70 interiors+sources march2016 interiorsandsources.com
Cutting-edge, evidence-based healthcare design may sound sterile and dominated by technology, but art continues to play an increasingly important role in these environments. Positive patient outcomes—such as stress relief, faster recovery times,
and a reduced need for pain medications—have been well-documented, but
the benefits of including art and artisanal objects in healthcare extend beyond.
By connecting communities, supporting local artists, creating healing
environments, and celebrating identity, art is often used by healthcare
designers to fulfill many goals for multiple populations while still satisfying the
complex design needs of healthcare spaces.
“Healthcare facilities must house technology, prevent the spread of
infection, and accommodate all of the people who are populating that space,
which often encompasses more than patients, their families, and employees,”
said Cheryl S. Durst, executive vice president and CEO of IIDA. “Art is a
counterpoint to the complexity of healthcare design. Incorporating art and
artisanal pieces into healthcare environments humanizes the experience,
creates a sense of calm, and presents an opportunity to welcome others
into these spaces.”
Edwin Beltran, design principal in the Columbus office of NBBJ and
member of the IIDA International Board of Directors, agrees: “In a world dom-
inated by digital media stimuli, we see an increased need for sensorial stimuli
that appeals to the human need for touch and connection to nature, both
of which have been shown to reduce stress. Handcrafted materials offer
opportunities to create environments that appeal to multiple senses by weaving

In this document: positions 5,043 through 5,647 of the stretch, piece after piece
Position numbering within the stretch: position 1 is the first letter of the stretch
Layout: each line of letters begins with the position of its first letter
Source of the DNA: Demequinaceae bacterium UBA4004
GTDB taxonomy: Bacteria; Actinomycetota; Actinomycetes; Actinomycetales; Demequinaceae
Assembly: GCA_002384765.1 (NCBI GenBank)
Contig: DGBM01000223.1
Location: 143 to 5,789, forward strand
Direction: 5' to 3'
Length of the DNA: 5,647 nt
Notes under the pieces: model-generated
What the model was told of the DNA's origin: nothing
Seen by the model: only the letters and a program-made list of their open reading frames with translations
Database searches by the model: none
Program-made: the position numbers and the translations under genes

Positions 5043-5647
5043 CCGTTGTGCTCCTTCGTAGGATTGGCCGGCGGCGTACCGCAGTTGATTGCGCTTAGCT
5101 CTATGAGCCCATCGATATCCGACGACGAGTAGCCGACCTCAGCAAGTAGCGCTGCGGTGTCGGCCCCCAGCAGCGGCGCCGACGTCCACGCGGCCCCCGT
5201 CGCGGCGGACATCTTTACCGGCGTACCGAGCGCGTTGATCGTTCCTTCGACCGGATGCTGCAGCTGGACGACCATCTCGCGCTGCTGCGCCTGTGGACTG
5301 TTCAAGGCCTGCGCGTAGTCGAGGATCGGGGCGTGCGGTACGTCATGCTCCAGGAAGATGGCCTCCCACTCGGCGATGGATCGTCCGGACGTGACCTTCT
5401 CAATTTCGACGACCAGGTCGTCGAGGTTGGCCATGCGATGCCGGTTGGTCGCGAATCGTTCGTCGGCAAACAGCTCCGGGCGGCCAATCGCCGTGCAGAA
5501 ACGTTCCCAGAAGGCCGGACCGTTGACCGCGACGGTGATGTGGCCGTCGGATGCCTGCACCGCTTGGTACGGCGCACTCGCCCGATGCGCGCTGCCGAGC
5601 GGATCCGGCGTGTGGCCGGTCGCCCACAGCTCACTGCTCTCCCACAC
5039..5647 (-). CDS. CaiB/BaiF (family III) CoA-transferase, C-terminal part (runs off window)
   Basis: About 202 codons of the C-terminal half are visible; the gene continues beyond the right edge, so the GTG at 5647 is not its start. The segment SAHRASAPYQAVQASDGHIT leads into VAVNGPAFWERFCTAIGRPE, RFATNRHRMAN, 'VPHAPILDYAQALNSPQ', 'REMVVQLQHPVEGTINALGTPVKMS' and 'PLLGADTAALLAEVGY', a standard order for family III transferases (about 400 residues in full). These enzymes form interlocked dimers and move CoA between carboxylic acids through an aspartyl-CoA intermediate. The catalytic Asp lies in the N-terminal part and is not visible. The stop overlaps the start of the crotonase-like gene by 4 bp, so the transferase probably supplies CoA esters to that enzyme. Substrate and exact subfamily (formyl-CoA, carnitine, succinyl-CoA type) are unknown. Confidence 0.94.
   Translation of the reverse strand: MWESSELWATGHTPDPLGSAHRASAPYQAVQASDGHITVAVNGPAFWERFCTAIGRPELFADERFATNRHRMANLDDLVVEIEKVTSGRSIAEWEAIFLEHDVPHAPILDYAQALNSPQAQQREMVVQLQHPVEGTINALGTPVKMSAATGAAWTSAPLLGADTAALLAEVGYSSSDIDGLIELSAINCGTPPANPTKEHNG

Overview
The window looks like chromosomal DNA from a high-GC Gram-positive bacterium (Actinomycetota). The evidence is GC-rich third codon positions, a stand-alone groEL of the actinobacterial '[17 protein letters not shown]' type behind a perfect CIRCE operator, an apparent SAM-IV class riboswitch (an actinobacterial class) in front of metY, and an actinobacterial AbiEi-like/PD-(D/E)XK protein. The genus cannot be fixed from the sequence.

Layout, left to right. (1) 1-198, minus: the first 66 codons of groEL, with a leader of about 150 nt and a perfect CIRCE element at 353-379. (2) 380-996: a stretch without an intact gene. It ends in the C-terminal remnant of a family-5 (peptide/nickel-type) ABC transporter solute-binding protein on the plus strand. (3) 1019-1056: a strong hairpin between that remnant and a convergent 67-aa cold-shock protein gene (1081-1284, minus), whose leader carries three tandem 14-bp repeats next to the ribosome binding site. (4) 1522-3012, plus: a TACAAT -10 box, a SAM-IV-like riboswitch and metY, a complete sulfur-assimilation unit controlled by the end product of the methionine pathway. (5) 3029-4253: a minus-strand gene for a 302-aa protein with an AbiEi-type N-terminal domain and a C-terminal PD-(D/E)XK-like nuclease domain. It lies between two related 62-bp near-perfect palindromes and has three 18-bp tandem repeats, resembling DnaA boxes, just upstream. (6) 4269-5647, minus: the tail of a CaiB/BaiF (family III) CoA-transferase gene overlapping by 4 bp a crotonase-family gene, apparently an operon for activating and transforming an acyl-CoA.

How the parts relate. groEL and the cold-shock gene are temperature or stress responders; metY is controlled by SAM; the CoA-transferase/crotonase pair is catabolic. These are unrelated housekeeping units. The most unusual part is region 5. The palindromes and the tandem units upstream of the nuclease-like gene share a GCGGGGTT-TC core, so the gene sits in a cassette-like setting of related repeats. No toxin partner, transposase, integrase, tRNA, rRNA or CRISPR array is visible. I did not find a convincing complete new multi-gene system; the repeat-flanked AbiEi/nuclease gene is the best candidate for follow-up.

sight, touch, and sound together. Combined, these materials connect us
back to our human nature, which is of particular importance in healthcare.
Healthcare facilities are increasingly designed to shed the identity of being
a place for those who are ailing; instead, these environments are built to be
gathering places by providing programming for the public as well as event
spaces and auditoriums that can be used for various community purposes.
“Healthcare is not only about illness, it’s about wellness. People go
because they are sick, but also because they want to be healthy,” said Debra
Levin, president and CEO of the Center for Health Design. “Many hospitals
now have community rooms that the public is invited to use, so the goal is to
create spaces that the community wants to be a part of.”
Using local artwork offers the community an opportunity to be involved
with a healthcare project and provides an incentive to visit or use the facility
for purposes unrelated to illness.
“You can support a local art community and also bring one together,” said
Levin. “If you find local artists, they can create interesting pieces that have a
sense and feel of the area. It’s a great way to bring the community together
for a new facility, raise funds, and garner support for a project.”
According to Jocelyn Stroupe, principal of Cannon Design, it’s common for
healthcare designers to tap local artists. In a recent project for an ambulatory
care facility at the University of Minnesota, the design team put out a call.
“The range of art was from photography to sculpture and suspended
By Louisa Fitzgerald
IIDA members reflect on how art plays a key role in healing and why it’s not
only important for patients and their families, but also for the public at large.
A SENSE OF